By now, almost everyone has heard of the massive recall General Motors has issued for a large number of vehicles. The recall pertains to ignition switches in certain vehicles that might fail and lead to an accident. The severity of the failure is evident when you hear the story of the Wisconsin families who lost loved ones in an accident likely caused by a faulty ignition switch seven years ago.
The two teens who died were in a Chevrolet Cobalt when the fatal accident occurred in 2006. The 18-year-old girl and 15-year-old girl were involved in an accident in which the car flew through the air into a tree. It is estimated that the car hit the tree while going 38 miles per hour. Neither girl was wearing a seat belt. One of the girls died the day of the accident and the other died 11 days later.
It is only now, seven years later, that the families are finally learning the cause of the crash. Both families are part of a lawsuit against GM, but there is a chance that they will never see a settlement because of the GM bankruptcy.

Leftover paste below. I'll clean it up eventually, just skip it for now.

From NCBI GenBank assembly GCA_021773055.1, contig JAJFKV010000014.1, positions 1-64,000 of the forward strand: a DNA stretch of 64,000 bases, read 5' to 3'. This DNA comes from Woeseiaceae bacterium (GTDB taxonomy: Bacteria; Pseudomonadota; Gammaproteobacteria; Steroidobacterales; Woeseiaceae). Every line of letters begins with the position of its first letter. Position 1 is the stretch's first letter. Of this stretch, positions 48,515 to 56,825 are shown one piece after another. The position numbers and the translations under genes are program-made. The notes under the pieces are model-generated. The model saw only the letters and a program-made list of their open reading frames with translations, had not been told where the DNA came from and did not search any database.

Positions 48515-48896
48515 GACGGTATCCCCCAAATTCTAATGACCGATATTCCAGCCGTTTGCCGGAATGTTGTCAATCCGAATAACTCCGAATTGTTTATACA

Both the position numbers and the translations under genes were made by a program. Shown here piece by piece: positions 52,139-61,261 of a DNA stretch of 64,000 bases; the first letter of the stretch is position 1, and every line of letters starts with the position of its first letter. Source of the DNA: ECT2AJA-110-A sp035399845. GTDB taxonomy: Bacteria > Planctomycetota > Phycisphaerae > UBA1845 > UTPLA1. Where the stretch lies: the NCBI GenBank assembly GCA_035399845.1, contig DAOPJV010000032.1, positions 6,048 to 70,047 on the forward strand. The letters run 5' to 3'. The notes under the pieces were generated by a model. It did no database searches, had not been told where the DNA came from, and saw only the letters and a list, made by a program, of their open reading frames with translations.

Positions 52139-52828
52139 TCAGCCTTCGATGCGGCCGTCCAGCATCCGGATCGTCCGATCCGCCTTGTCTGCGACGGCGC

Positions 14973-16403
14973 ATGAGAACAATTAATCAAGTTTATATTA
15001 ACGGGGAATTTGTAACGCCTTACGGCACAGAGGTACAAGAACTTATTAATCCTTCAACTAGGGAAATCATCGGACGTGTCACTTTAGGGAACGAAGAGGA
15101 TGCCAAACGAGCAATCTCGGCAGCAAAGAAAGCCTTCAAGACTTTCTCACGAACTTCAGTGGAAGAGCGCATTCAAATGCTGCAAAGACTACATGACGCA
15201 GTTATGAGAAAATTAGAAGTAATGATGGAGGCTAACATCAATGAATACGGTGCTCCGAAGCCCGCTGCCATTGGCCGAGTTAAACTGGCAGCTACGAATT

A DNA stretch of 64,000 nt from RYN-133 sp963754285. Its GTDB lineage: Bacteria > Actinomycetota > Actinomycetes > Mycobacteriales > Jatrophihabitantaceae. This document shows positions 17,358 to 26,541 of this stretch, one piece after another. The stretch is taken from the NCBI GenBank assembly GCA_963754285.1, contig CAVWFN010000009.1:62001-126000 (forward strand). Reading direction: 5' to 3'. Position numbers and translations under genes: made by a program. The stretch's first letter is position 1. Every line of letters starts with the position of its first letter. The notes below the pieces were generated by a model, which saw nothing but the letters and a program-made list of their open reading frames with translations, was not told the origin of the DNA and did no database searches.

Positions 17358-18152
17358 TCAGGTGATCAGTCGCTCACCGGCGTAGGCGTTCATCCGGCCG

The infuriating part of this story is that the death of these girls might have been prevented. One lawmaker estimates that it would have cost less than $1 for GM to make a change that would have corrected the problem. It is alleged that GM knew of the problem for a decade, but didn’t issue the recall until recently.
Losing a loved one in a tragic accident is painful, but when you find out that the accident might have been prevented, the pain increases. Corporate greed is what some people are saying led to the death of these two teen girls. Hopefully, the families of the deceased will finally get closure.
Source: Fox6Now.com, “Seven years after Natasha Weigel’s death, Wisconsin family gets answers” Jeremy Ross, Apr. 29, 2014